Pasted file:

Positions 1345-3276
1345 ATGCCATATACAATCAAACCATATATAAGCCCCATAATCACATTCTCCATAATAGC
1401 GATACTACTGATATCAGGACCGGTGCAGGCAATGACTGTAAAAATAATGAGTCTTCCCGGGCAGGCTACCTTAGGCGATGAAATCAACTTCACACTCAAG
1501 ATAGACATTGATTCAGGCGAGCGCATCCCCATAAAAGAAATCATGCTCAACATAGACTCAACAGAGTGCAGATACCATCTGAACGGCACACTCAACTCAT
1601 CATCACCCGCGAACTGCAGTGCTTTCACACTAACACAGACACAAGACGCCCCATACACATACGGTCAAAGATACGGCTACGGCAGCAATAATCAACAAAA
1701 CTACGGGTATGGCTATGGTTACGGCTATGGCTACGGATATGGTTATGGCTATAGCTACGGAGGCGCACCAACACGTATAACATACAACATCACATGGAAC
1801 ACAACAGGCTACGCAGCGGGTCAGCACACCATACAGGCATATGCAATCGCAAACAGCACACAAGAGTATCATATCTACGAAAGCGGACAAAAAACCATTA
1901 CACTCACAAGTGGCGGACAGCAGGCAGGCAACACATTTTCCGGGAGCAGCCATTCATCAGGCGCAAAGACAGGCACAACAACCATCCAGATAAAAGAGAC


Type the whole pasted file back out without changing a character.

Positions 1345-3276
1345 ATGCCATATACAATCAAACCATATATAAGCCCCATAATCACATTCTCCATAATAGC
1401 GATACTACTGATATCAGGACCGGTGCAGGCAATGACTGTAAAAATAATGAGTCTTCCCGGGCAGGCTACCTTAGGCGATGAAATCAACTTCACACTCAAG
1501 ATAGACATTGATTCAGGCGAGCGCATCCCCATAAAAGAAATCATGCTCAACATAGACTCAACAGAGTGCAGATACCATCTGAACGGCACACTCAACTCAT
1601 CATCACCCGCGAACTGCAGTGCTTTCACACTAACACAGACACAAGACGCCCCATACACATACGGTCAAAGATACGGCTACGGCAGCAATAATCAACAAAA
1701 CTACGGGTATGGCTATGGTTACGGCTATGGCTACGGATATGGTTATGGCTATAGCTACGGAGGCGCACCAACACGTATAACATACAACATCACATGGAAC
1801 ACAACAGGCTACGCAGCGGGTCAGCACACCATACAGGCATATGCAATCGCAAACAGCACACAAGAGTATCATATCTACGAAAGCGGACAAAAAACCATTA
1901 CACTCACAAGTGGCGGACAGCAGGCAGGCAACACATTTTCCGGGAGCAGCCATTCATCAGGCGCAAAGACAGGCACAACAACCATCCAGATAAAAGAGAC